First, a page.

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I have added a good slosh of white wine vinegar to a dish by accident (it was meant to be white wine, not vinegar) and now all I can taste is a nasty vinegary taste.

I don't have any actual white wine so I want it to taste as if it's just without.

Is there anything I can do to save the dish?

It's a savory dish with mainly bacon, onions, garlic, carrots and Spring Greens and stock

  • What are you trying to cook? Remedies will vary depending on if you're making a chicken stew or wine-poached pears... – Johanna Apr 1 at 12:01
  • @Johanna I have updated the question – Banon Apr 1 at 12:04
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You may be able to save the dish by adding some bitterness and sweetness to counteract the acidity. Spinach, Kale and other bitter vegetables would work, as would bitter herbs like fenugreek. Sweetness could be sugar, honey, any sweetener to be honest.

There's limits to this approach, you may end up with something that is overwhelmingly sour, bitter and sweet at the same time and you have to get rid of it anyway. Sometimes you get something that tastes good with a neutral accompaniment like rice or pasta, you won't know unless you try.

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As stated, the details of your dish will make a difference. If there are elements in your dish which have absorbed the vinegar there may not be a great deal you can do. If, however, the dish is more of a stew or soup where things are sitting in the liquid, you might try straining off the existing stock/vinegar liquor and replacing with fresh.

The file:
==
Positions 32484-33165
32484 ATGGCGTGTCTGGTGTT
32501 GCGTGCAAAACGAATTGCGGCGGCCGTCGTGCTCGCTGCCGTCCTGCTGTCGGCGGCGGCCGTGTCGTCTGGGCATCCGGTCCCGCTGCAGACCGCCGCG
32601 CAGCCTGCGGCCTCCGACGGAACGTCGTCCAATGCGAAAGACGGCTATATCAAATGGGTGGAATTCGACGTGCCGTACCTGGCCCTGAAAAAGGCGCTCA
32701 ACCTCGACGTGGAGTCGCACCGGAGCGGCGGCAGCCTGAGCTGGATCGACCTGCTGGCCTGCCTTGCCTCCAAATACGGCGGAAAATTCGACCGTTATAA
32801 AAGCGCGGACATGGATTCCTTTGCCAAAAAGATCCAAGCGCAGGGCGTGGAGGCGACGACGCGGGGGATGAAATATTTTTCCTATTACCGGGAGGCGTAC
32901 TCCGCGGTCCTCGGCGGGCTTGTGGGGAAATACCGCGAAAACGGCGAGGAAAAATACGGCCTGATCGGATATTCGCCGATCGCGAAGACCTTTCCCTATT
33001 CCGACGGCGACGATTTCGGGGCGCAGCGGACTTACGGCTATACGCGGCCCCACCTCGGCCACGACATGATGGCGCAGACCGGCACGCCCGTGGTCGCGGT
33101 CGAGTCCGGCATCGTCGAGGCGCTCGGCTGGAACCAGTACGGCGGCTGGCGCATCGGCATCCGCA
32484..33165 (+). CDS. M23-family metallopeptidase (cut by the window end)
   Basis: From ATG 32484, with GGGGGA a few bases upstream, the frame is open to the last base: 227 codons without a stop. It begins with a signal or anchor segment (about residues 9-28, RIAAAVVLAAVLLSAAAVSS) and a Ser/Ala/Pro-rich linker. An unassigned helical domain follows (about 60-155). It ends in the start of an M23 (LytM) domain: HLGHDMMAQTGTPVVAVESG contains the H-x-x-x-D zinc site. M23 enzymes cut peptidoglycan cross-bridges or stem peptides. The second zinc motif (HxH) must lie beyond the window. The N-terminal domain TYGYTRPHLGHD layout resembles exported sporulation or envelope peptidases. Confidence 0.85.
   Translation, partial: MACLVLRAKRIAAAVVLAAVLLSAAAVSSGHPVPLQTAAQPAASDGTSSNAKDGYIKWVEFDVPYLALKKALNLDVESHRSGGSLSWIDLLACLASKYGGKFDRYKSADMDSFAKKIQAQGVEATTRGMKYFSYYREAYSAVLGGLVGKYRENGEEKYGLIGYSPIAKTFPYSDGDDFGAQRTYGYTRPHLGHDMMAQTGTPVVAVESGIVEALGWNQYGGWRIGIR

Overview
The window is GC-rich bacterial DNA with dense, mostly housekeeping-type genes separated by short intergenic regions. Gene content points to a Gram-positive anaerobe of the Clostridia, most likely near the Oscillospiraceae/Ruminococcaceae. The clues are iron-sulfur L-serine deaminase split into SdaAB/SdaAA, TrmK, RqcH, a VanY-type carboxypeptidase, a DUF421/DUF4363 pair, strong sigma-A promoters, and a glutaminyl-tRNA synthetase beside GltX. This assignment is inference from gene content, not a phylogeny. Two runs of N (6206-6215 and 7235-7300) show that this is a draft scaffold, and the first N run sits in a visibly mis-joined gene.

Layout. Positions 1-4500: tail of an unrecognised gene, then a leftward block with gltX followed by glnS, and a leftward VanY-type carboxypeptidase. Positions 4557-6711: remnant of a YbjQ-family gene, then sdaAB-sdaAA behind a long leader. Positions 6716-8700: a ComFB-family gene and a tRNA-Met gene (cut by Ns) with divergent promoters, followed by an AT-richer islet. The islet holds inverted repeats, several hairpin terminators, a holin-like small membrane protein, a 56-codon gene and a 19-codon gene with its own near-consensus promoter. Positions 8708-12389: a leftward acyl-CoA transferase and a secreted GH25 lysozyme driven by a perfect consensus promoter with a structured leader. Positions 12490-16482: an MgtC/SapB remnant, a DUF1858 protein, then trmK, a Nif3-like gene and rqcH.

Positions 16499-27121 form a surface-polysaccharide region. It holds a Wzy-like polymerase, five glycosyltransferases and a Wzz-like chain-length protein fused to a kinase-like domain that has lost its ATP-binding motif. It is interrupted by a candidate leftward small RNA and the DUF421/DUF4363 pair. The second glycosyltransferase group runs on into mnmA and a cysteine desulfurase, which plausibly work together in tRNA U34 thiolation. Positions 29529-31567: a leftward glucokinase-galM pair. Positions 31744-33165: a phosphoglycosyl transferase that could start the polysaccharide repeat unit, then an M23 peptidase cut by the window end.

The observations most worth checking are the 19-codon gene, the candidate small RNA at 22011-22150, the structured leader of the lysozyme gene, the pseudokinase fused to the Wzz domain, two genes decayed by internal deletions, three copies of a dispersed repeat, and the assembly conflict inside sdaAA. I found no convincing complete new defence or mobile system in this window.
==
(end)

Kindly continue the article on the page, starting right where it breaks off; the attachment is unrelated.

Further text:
Given that you would loose a lot of the complexity and intensity of flavour by straining off the existing stock I would try getting a fresh pan and cook up some fresh onions with plenty of butter, olive oil or even bacon fat if you have that available, plus some more garlic. Take time to really caramelize the onions to get a good depth of flavour and build up a fond in the pan, then deglaze with the new stock and add that mixture to the original dish.

Dilution by adding more of the original ingredients if you still have any will also help.

Check how is tastes when you have combined all of that and see if you have anything else in your cupboards that can add depth of flavour and umami to counteract any lingering vinegariness or 'thin-ness' of flavour from dumping the original liquid. From my own cupboard I'd probably be adding some dried cep powder or a slug of Colatura di alici (an Italian fish sauce made from anchovies) or even a spoon of Marmite or Bovril. You might not end up with exactly the original dish you were aiming for, but if you trust your tastebuds you should still end up with something good.

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